So I'm teaching hs students to read, spell, and write.

Anita learntoreadnow www.learntoreadnow.blogspot.com

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anla
Joined Oct 01, 2003
Posts: 74

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Posted:Apr 17, 2007 3:48:39 PM

29,000 signatures and some really thoughtful comments.
www.petitiononline.com/1teacher/petition.html

Anita learntoreadnow

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anla
Joined Oct 01, 2003
Posts: 74

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Posted:Jun 08, 2007 1:25:50 PM

Currently about 30.000 signatures and some really thoughtful comments.

http://www.petitiononline.com/1teacher/petition.html

educatorroundtable.org

Anita learntoreadnow

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Kathryn
Joined Oct 02, 2006
Posts: 172

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Posted:Jun 22, 2007 8:34:50 PM

First of all, I just want to note that this was a "bi partisan" bill. It's not "the current administration" like someone else mentioned. This was Ted Kennedy's bill if you recall.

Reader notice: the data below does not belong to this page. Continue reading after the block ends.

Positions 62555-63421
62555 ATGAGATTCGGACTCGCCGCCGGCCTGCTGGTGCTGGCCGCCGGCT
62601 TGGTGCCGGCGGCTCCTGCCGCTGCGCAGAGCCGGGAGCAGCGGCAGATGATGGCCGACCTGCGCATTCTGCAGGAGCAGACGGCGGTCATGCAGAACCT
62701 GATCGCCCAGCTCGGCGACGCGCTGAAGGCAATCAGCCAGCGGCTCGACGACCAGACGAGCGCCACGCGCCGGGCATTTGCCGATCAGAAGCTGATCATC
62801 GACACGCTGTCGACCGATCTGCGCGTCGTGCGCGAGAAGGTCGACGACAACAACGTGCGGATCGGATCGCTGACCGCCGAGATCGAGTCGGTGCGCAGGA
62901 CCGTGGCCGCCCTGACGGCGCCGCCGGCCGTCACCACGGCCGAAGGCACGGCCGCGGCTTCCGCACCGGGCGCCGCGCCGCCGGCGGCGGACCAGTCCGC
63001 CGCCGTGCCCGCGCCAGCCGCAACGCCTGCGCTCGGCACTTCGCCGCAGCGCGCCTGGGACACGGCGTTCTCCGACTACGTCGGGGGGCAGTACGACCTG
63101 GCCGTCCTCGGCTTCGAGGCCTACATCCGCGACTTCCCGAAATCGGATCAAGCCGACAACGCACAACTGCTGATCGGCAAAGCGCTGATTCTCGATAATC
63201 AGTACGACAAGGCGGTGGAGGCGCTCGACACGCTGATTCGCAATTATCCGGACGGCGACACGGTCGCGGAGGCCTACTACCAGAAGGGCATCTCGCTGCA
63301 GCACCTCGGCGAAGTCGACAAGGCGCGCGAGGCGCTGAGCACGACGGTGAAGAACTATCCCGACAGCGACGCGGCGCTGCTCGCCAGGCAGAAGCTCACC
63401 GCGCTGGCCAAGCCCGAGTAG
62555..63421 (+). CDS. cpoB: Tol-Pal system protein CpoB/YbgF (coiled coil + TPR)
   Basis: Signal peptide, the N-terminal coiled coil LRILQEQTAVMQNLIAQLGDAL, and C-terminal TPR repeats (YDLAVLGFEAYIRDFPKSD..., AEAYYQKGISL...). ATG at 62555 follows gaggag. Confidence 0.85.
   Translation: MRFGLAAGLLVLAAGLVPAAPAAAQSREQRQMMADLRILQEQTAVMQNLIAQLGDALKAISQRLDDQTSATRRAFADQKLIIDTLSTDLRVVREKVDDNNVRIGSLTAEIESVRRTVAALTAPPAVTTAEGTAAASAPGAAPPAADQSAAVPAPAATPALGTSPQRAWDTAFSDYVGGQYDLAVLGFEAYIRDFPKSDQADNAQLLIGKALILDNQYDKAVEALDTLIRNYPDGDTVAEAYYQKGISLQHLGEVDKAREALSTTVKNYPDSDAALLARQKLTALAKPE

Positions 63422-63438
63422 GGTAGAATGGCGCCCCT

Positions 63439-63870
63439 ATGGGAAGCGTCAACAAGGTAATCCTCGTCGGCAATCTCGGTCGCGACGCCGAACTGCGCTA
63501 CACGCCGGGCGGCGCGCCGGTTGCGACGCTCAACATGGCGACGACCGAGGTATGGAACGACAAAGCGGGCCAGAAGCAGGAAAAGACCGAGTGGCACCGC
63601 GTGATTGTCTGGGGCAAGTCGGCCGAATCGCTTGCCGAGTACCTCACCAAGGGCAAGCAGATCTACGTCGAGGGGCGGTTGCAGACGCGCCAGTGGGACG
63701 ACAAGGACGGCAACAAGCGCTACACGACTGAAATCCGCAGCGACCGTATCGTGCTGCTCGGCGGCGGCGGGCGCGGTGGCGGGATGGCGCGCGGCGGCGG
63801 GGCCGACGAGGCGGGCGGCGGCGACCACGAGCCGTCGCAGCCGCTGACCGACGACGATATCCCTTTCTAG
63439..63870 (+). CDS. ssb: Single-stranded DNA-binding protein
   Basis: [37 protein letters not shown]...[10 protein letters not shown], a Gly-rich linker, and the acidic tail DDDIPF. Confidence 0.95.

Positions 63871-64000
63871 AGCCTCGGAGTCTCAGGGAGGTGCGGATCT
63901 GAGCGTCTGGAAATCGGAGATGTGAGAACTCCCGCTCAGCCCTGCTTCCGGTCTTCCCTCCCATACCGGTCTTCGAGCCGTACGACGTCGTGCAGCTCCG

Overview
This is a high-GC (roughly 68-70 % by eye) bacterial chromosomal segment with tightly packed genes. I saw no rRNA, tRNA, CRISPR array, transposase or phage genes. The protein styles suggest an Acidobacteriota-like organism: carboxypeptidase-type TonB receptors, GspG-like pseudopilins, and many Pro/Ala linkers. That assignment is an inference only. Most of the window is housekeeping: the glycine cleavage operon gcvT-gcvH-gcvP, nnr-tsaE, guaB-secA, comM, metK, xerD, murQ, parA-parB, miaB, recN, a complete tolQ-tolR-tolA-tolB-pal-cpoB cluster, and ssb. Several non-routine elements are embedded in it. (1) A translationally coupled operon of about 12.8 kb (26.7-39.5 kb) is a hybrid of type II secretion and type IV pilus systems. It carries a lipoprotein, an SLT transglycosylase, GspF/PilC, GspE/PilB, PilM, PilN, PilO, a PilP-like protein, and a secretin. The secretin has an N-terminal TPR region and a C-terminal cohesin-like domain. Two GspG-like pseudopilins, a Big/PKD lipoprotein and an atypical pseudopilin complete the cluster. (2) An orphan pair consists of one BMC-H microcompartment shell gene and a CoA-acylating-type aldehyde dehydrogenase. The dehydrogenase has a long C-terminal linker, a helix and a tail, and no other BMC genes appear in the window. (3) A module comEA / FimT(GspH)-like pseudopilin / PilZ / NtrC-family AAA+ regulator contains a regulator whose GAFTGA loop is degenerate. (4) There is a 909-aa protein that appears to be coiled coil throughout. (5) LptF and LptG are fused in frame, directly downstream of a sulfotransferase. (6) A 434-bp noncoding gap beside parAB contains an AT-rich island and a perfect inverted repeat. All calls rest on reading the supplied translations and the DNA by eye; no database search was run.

Also, having spent the last 2 years on the School Site Council, listening to what all these testing #s mean and also talking with teachers, all of our teaching is standards based and they do not do any prep work for the CA State testing. It's all like the other parent said "Make sure your kids get a good nights sleep and eat breakfast". Also I have heard our principal say over the loud speaker for everyone to do their best and not to worry about the test. My daughter is about one grade level behind in reading and did not meet every standard in math this year, so I'm sure she did not score well on the test, but no one at school seems to care about that too much. They just feel that it is another hoop to jump through and would rather spend their time teaching rather than test taking, but they do teach the standards and say that as long as they teach what kids are supposed to learn at each grade level they will do fine on the test. And we are a school that has generally not done super well on their test results, because we have a lot of English Learners, and a lot of parents who don't do much of anything to support their kids with homework, but we also have a lot of intervention programs going on so that the kids can learn.